Floods, drought, wildfires and hurricanes made worse by climate change could cost the U.S. federal budget about $2 trillion each year by the end of the century, the White House said in an assessment on Monday.
The analysis by the Office of Management and Budget, which administers the federal budget, found that climate change could hit federal revenues with a 7.1% annual loss by the end of the century.
The report also determined that the federal government could spend an additional 25 billion to $128 billion each year on expenditures like coastal disaster relief, flood insurance, crop insurance, healthcare insurance, wildland fire suppression and flooding at federal facilities.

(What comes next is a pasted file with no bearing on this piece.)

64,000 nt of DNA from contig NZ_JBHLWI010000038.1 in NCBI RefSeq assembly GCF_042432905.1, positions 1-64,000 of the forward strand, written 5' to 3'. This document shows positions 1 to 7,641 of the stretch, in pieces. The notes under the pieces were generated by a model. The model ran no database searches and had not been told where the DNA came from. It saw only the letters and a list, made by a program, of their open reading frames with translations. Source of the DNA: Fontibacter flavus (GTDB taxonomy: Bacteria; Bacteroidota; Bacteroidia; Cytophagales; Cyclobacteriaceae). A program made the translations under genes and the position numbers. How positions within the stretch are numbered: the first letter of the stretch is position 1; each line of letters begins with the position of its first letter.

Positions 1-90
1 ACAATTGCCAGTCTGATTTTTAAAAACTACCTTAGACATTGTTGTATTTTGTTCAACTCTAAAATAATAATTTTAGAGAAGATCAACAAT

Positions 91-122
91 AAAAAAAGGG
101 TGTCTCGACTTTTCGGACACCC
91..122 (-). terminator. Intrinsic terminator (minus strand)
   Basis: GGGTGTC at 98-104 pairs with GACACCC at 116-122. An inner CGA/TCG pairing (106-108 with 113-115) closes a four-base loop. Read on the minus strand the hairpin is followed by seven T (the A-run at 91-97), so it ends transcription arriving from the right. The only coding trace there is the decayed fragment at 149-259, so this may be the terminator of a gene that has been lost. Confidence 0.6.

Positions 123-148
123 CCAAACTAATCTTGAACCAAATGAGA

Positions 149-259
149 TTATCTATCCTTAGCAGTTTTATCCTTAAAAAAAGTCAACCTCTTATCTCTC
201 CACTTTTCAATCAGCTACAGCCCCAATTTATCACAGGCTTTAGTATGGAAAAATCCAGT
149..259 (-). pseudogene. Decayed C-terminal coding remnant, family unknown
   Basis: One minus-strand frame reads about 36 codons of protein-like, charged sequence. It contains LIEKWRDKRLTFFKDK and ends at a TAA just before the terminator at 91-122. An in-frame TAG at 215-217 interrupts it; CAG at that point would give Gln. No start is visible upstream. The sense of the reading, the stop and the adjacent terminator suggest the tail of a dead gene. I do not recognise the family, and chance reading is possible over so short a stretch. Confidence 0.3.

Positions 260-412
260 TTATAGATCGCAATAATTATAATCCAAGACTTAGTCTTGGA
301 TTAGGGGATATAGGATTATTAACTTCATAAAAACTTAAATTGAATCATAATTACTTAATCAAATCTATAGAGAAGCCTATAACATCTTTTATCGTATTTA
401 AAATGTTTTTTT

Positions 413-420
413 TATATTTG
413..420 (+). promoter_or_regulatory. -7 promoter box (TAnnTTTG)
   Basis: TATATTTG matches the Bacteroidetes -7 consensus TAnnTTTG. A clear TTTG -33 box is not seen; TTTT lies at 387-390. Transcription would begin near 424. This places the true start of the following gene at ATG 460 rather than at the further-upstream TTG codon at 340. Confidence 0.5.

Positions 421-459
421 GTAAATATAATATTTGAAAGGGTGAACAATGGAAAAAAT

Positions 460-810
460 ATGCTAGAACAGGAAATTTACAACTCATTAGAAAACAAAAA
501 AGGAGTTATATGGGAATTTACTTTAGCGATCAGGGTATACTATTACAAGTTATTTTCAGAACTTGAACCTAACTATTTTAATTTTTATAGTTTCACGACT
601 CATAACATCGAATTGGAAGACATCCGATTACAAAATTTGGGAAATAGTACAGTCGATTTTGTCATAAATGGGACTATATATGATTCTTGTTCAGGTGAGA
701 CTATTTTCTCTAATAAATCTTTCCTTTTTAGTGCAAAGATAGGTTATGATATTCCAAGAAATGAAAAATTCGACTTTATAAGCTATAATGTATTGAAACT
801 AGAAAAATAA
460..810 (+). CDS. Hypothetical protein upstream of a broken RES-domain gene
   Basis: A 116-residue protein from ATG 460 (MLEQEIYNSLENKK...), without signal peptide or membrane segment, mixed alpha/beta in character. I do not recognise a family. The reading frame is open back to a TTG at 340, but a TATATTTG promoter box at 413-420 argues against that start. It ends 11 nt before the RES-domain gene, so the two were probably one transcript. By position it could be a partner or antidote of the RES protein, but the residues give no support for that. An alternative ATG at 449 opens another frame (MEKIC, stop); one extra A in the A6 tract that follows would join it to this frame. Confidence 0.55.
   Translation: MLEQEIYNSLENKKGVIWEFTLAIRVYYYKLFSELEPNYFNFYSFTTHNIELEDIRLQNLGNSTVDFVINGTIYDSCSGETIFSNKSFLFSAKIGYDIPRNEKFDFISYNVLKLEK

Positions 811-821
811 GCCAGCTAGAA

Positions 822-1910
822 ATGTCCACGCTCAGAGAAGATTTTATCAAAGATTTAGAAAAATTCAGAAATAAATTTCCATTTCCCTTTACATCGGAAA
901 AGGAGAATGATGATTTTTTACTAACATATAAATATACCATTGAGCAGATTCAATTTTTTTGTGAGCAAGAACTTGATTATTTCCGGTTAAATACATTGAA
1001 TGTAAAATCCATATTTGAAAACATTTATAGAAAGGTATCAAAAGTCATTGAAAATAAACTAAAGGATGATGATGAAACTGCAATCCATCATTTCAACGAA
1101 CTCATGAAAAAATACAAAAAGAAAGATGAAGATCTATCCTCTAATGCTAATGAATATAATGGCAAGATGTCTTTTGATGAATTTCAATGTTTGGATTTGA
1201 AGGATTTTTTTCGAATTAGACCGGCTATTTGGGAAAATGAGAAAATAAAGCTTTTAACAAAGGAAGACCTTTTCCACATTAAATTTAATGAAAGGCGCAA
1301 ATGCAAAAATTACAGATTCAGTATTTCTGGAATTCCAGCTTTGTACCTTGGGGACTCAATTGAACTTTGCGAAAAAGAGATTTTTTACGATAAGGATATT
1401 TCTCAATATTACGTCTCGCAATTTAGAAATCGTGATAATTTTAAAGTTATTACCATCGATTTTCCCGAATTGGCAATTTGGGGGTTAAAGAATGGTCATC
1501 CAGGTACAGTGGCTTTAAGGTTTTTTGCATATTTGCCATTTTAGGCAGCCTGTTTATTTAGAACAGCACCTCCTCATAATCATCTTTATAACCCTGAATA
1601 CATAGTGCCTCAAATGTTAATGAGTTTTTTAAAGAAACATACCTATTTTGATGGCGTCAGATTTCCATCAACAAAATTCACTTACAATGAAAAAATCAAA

“The fiscal risk of climate change is immense,” Candace Vahlsing, the OMB’s associate director for climate, and Danny Yagan, its chief economist, wrote in a blog published on Monday.“Climate change threatens communities and sectors across the country, including through floods, drought, extreme heat, wildfires, and hurricanes that affect the U.S. economy and the lives of everyday Americans,” they wrote. “Future damages could dwarf current da